On April 27, 2021, President Biden signed an order titled, “Executive Order on Increasing the Minimum Wage for Federal Contractors.” That order directs that any new contract; new contract-like instrument; new solicitation; extension or renewal of an existing contract or contract-like instrument; and exercise of an option on an existing contract or contract-like instrument on or after January 30, 2022 include a clause requiring the contractor to pay a minimum wage of $15. The order also directs the U.S. Department of Labor (“DOL”) to index that minimum wage to the Consumer Price Index so that the minimum wage will increase every year beginning January 1, 2023 to reflect increases in the cost of living.
This Executive Order fulfills a campaign promise made by then-candidate Biden, and it builds on Executive Order 13658, “Establishing a Minimum Wage for Contractors,” issued by President Obama. Obama’s contractor minimum wage arose out of political gridlock over a proposed increase in the federal minimum wage under the Fair Labor Standards Act (“FLSA”), which is applicable to employers generally, not just contractors. When Obama’s Executive Order was issued in February 2014, the FLSA minimum wage had been fixed at $7.25 per hour for nearly five years—since July 2009. While an act of Congress is required to increase the FLSA minimum wage, U.S. Presidents have long asserted the right to legislate labor rules for government contractors via executive orders. That is what President Obama did when he ordered a higher minimum wage for contractor employees, and it is what President Biden is continuing.
Nearly all Government contracts already require pay that is higher than the general FLSA minimum wage of $7.25. Pursuant to President Obama’s order, the contractor minimum wage currently is $10.95 per hour, and $7.65 per hour for tipped workers. In addition, the Service Contract Act (“SCA”—applicable to service contracts) and the Davis-Bacon Act (“DBA”—applicable to construction contracts) require contractors to pay specified prevailing wages and fringe benefits to their employees working on those contracts. Depending on the locality, most SCA and many DBA wage rates are already well over $15. However, even in big cities, some occupations may be earning less than that. For example, the current SCA wage rates for janitors and housekeepers in the Washington, D.C. area range from $13.85 to $14.41. In some rural areas in the South, nearly all government contract workers are making less than $15 per hour.
What Should Contractors Be Doing?
The new order does not mean that contractors are obligated to, or even should, immediately increase the minimum wage for their government contracts employees. President Biden’s order is not self-implementing and contractors are not automatically required to pay workers the $15 minimum wage. Rather, the Executive Order directs that agencies include a contract clause in contracts to implement the higher minimum wage.
As noted, the President’s deadline for implementing the $15 wage is January 30, 2022. However, the Executive Order adds that agencies are “strongly encouraged” to begin adding the requirement to solicitations and existing contracts before that deadline.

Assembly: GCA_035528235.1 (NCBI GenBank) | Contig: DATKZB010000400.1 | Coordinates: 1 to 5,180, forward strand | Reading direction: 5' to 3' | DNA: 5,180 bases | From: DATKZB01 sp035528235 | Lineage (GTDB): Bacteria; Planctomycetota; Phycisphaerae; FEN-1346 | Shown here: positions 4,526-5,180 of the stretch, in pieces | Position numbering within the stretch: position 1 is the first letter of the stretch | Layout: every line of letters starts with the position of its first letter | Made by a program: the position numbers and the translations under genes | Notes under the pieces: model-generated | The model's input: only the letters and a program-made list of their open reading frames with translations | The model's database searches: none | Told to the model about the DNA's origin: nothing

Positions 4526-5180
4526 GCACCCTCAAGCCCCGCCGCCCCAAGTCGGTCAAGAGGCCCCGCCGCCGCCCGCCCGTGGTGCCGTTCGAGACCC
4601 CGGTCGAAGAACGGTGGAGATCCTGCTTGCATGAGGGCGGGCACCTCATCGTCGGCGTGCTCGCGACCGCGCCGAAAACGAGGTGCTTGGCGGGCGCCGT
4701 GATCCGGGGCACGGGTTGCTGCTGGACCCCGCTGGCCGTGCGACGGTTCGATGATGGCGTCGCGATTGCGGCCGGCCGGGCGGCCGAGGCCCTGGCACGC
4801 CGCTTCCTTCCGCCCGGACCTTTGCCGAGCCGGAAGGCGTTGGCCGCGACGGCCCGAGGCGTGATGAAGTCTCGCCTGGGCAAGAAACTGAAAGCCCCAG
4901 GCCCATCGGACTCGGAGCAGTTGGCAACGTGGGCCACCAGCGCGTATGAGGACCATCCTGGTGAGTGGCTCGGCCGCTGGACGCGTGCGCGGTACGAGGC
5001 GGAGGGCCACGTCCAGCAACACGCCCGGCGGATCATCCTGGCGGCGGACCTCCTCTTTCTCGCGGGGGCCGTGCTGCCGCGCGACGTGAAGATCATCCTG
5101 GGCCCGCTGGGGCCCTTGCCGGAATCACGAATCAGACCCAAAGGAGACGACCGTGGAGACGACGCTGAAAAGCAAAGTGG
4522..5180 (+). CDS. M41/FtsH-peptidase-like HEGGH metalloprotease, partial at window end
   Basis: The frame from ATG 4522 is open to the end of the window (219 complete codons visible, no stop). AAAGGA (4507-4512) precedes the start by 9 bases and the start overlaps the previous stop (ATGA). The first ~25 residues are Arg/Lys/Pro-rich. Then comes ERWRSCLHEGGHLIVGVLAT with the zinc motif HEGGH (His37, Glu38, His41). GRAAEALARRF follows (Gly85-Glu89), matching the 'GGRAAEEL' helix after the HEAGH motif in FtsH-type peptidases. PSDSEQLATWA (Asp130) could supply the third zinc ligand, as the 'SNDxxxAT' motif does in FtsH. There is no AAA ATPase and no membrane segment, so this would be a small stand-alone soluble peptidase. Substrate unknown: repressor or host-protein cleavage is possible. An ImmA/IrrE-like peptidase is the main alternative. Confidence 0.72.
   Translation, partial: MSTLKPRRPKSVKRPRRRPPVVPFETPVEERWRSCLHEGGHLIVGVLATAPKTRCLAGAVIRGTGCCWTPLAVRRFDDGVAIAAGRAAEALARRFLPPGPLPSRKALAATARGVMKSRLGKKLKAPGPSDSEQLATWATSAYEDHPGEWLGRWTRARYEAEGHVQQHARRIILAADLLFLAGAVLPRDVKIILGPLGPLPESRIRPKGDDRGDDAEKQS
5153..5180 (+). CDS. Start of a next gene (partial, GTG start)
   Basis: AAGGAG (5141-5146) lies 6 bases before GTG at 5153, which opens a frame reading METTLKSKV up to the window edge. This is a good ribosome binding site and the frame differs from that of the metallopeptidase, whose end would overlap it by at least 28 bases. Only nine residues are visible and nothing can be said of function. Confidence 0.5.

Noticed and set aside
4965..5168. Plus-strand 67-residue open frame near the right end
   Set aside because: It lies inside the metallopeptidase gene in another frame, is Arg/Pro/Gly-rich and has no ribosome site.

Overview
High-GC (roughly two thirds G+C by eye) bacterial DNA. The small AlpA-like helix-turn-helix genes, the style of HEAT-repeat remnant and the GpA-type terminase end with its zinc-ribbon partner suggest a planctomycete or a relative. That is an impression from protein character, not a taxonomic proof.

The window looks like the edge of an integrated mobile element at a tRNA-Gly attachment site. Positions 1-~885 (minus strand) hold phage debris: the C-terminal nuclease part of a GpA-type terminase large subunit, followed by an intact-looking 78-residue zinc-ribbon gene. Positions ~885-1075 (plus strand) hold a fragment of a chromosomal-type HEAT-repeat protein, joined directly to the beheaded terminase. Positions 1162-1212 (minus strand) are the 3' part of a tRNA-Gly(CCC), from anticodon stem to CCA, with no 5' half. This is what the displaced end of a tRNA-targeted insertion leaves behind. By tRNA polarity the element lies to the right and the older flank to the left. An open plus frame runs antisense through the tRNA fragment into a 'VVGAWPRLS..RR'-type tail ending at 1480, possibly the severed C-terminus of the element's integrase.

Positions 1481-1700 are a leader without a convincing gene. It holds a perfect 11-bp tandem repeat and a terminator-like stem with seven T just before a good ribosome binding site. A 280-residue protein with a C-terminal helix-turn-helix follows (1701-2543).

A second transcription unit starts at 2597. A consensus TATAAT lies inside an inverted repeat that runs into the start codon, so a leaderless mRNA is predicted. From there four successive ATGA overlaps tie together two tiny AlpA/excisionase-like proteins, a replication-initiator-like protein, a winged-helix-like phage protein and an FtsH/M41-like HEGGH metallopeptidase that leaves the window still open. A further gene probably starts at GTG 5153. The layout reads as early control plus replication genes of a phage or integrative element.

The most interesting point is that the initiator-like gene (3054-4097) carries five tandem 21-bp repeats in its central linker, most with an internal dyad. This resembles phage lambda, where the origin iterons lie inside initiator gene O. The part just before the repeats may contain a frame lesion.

Therefore, contractors responding to solicitations should be sure to check the requirements of the solicitation and to price their proposals accordingly. Offerors that propose a $15 minimum wage when it is not required may find themselves under-bid by their competitors who did not jump the gun on raising their wages. Conversely, offerors that fail to price the $15 wage into their contracts when that wage is required may find themselves paying wages for which the Government is not reimbursing them. To oversimplify: if a bidder does not notice that the solicitation requires a $15 per hour wage, and the bidder bids a labor category at only $14 per hour, the Government will reimburse $14 per hour and the contractor may have to take an additional dollar out of its pocket to pay the worker the difference.
In contrast, contractors with existing contracts never had the chance to price the $15 minimum wage into their proposals. Thus, contractors will want to ensure that their contract price is adjusted if they are required to pay higher wages.
There are at least two ways this might play out. One possibility is that DOL will adjust all of its wage determinations (“WDs”) so that the lowest wage is $15 and a contracting officer will incorporate the adjusted WD into the contract via a unilateral contract modification. If that happens, then an SCA-covered contractor may be entitled to a price increase under Federal Acquisition Regulation (“FAR”) 52.222-43, “Fair Labor Standards Act and Service Contract Labor Standards-Price Adjustment,” or a similar contract clause. The second possibility is that the contracting officer will request a revised price proposal from the contractor and the parties will negotiate a bilateral modification. Either way, contractors should pay attention to proposed and actual contract modifications and not sign away their rights. Contractors with labor-rate contracts, especially General Services Administration (“GSA”) Schedule contractors, should pay particular attention.
- It is not always obvious whether a contract is a “government contract” and is covered by the new Executive Order and other government contracts-related labor law requirements. If there is any doubt, seek the advice of competent counsel.
- Contractors should not rush into increasing wages until ordered to do so. The Government may not reimburse such increases and it may make contractors uncompetitive.
- Contractors should read all contract modifications and solicitations carefully to ascertain their rights and obligations.
- Many of the implementation details will remain unknown until DOL and the FAR Council have spoken. Stay tuned for these developments.